In the title story of Ru Freeman’s collection, SLEEPING ALONE: Stories (202 pp., Graywolf, paper, $16), Sameera, an administrative assistant at a college in Maine, is tasked with organizing a Sharm el-Sheikh-themed pool party for the white men who run her department, “the rag that is called Middle Eastern studies.” To teach them a lesson, along with making lamb kebabs and fruit lassis, Sameera pours gallons of cleaning solvent into the pool, and delights in watching the “red irritation spread across their white skins like blood.”
For all Sameera’s disdain for these white men’s inauthenticity and appropriation, in other stories Freeman is guilty of her own authorial overreach. Far-flung settings and superficially drawn narrators read more as caricatures than whole characters: the war veteran whose trauma manifests in horrific violence, the 16-year-old Latina who has “beaten the odds” by not getting pregnant before her quinceañera, the “solid Black” teenager who has to be “the man of the house” while his father is “M.I.A.” Italian siblings in a predominantly Jewish apartment building in New York call their bedroom “the Swastika Room,” because, the brother tells his sister, “you and I are merely surviving.”
In a broad treatment of identity politics, these particular stories suffer from a lack of imaginative license compared with others in the collection that sing with specificity. In “First Son,” children visiting their grandparents’ island receive “kurumba from the young coconut trees, the clear water sweet and cool in our mouths, the flesh inside scooped from the spoon-shaped device” that’s been “carved out of the husk.” Here, the authenticity is in the aesthetic detail.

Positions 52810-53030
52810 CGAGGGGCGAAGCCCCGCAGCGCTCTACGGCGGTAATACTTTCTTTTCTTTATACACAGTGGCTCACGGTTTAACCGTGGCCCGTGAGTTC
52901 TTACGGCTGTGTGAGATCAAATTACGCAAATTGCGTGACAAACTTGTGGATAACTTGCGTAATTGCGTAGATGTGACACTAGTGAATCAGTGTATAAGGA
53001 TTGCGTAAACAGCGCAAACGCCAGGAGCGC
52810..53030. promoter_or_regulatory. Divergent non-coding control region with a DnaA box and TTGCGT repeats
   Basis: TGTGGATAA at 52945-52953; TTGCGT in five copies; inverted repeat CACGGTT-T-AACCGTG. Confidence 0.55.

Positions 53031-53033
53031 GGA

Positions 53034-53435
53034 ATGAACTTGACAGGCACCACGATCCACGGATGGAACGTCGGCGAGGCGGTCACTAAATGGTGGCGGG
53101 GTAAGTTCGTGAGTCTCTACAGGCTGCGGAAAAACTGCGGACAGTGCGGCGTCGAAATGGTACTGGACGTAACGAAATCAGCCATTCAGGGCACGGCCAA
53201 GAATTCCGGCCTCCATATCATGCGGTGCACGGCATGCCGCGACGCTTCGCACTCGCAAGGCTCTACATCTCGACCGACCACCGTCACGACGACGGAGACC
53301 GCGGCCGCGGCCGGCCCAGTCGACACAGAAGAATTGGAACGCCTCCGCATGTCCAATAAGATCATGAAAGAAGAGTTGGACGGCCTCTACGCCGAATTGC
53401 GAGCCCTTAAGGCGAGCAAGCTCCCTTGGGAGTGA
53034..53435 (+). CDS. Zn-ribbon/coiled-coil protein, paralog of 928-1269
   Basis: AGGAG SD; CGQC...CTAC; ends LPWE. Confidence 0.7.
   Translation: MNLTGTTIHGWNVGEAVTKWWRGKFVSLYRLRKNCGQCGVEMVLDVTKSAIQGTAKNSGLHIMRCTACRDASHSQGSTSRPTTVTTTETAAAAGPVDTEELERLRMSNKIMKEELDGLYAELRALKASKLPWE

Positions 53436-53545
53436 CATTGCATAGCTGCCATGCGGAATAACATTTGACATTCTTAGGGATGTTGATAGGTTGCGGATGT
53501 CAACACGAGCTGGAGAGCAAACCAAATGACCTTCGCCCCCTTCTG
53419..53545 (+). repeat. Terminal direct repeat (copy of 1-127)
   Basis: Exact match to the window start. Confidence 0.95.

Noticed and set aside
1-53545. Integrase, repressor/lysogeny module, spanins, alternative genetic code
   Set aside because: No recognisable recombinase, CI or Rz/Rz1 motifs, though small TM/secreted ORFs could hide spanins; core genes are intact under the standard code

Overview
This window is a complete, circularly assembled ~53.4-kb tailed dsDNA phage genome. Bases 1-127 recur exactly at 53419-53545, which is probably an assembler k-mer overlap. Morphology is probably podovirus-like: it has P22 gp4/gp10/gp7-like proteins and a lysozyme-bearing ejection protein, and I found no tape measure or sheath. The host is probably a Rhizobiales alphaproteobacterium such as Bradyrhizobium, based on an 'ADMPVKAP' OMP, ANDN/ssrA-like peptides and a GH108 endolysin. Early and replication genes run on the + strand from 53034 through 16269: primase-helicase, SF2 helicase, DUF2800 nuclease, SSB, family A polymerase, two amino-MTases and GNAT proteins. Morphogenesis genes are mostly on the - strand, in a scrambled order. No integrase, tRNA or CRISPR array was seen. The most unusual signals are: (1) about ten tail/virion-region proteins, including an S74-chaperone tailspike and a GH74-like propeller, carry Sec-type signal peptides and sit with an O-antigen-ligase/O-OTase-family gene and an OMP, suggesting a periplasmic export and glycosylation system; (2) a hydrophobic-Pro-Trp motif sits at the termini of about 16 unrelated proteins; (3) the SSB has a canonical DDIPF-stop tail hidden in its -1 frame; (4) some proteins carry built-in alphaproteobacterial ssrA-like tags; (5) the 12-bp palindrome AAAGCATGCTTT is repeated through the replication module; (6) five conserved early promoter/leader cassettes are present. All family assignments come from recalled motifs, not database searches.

Something I learned when I researched the title of Kathryn Harlan’s debut, FRUITING BODIES: Stories (242 pp., Norton, $25): The mushroom is not the entire fungus, but only its reproductive apparatus, its “fruiting body.” Distinct from the roots, the mushroom is just the stem, cap and gills.
The fruiting bodies in this collection are at once figurative and disturbingly literal. In the title story, the narrator forages mushrooms off the body of her lover, Agnes (“in the valley of skin between her breasts, a miniature grove of enokis was sprouting”; “her chest will sometimes grow truffles”). Together they eat them for sustenance, “over rice with vegetables and a hint of balsamic.”
Harlan’s narrators, mostly queer women, are fascinated, even obsessed with bodies — those of their lovers, mothers, fetuses — and their regeneration, death, even consumption. Nibbling one’s cuticles is described as “autocannibalistic,” pregnancy a “tumor.” “Parasitoid wasps,” one narrator points out, lay their eggs in caterpillars; they “deposit their larvae beneath the host’s skin.” Pubescent girls submerge themselves in a lake poisoned with algal bloom.
The story “Is This You?” raises the stakes from the intimate to the existential. When Maura’s mother publishes a nonfiction book about her daughter’s life, Maura goes into a kind of narrative tailspin in an effort to reclaim her own story. She imagines a “litany of selves” at various ages, “a Maura for every essay.” There’s the “suiciding Maura,” the Maura with a sweet tooth, the Maura who is an infant in the narrator’s arms. As though speaking to all of the women in this collection, one of the Mauras asks the narrator: “Are you sure your version is the right version?”
Yoon Choi is the author of “Skinship.”